Spring Cleaning with The Prepared Environment

You’ve had your babe, you’ve received/purchased all the necessities, and now you’re stocking up on all the fun stuff. Time has passed, another babe has arrived, and now you’ve been given even more gifts for the newest addition to the family.

All of a sudden you look around and your home is overflowing with random toys, arts and crafts, sports balls, books and more. How do you get things organized, how much of it do you need to keep, all while keeping the kids engaged and not having to clean up a million and one pieces… Enter The Prepared Environment.

Sarah is a Montessori teacher, and coach, and her mission is to help caregivers create a prepared, organized and child-friendly home. This mama has a passion to help other parents by eliminating some of the guess work and giving guidance on how to prepare the home so it is a space that is beautiful, organized and supports the developmental needs of each child… this is what Montessori calls the "Prepared Environment."

The Prepared Environment

Where to begin…

Start by getting rid of the things no one will notice are gone. It’s also best to do this process when the kids are out, or asleep ;)

What You’ll Need

  • A box (or bags) for donating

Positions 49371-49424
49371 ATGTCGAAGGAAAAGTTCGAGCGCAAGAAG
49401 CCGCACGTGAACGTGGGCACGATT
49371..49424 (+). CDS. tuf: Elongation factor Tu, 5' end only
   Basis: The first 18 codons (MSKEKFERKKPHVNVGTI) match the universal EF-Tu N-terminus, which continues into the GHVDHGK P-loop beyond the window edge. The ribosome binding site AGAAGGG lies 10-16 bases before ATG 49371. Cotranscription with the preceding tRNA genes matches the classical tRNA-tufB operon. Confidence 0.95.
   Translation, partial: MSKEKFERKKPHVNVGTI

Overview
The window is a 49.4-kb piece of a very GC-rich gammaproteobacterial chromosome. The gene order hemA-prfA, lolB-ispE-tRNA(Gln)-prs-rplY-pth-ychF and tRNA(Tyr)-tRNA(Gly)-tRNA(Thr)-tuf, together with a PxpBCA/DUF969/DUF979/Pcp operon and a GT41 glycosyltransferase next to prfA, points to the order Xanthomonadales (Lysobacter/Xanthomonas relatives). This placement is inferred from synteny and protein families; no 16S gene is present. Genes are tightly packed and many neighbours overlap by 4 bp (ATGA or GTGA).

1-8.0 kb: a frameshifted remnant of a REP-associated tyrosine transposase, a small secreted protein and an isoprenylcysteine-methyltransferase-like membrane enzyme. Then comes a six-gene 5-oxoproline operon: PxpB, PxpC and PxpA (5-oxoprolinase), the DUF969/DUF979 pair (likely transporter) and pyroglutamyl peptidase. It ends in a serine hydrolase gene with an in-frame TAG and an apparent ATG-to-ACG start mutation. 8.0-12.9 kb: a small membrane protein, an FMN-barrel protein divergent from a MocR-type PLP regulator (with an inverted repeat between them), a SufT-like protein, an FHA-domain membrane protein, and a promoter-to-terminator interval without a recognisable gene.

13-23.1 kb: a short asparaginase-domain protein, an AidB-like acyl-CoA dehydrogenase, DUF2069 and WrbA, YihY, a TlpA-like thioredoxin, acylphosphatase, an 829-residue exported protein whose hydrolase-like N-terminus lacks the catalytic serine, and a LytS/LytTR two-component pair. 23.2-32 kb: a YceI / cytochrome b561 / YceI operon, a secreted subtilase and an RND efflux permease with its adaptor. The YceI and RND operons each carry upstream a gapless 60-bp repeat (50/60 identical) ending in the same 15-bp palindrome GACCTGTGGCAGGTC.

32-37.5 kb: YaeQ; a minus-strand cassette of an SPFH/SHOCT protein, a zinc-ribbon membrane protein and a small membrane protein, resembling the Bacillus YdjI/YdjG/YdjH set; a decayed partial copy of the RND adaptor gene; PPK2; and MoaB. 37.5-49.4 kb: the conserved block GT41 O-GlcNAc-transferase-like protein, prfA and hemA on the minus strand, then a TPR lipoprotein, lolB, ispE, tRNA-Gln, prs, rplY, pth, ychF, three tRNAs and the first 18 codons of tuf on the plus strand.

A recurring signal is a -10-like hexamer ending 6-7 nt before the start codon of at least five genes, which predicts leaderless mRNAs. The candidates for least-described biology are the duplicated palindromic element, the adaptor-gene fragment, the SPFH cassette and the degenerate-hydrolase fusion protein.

• A box(es) for keeping

  • A box(es) for storage

  • And small containers for the items kids will be playing with daily (clear containers are great, so you can see what’s inside)

You don’t necessarily need to purchase new storage containers. Have a look around your home first for things that can be repurposed; gift boxes, diaper boxes, large tupperware containers, etc.

The less you have around, the more engaged kids will be
Sometimes we think we need more things to keep kids entertained for a longer amount of time, myself included. When there is an excessive amount of toys in kids’ arm reach something called Scatter Play occurs. Kids like to pour everything out of containers, numerous toys fill the floor, and kids then touch everything, quickly move from one item to another, and don’t actually have the chance to truly engage with any one item in particular.

General Organization Goals
Remember, these are just suggested goals, all families function differently so try your best + do what works for your family.

  • Try to only use smaller containers with a maximum of about 10 items per activity (IE: Puzzles, stuffies, plastic toys, etc)

  • Have only a small handful of stuffies out at one time, the rest can go into a library storage container and can be rotated out every couple of weeks or so

  • There’s a transition time when going from an excessive amount of toys out at one time, versus minimizing, but this practice will aid in the kids skill of cleaning up + decision making

  • Artwork, charts or posters are great on the walls at your kids eye level. Make the space engaging for them and catered to their eye line.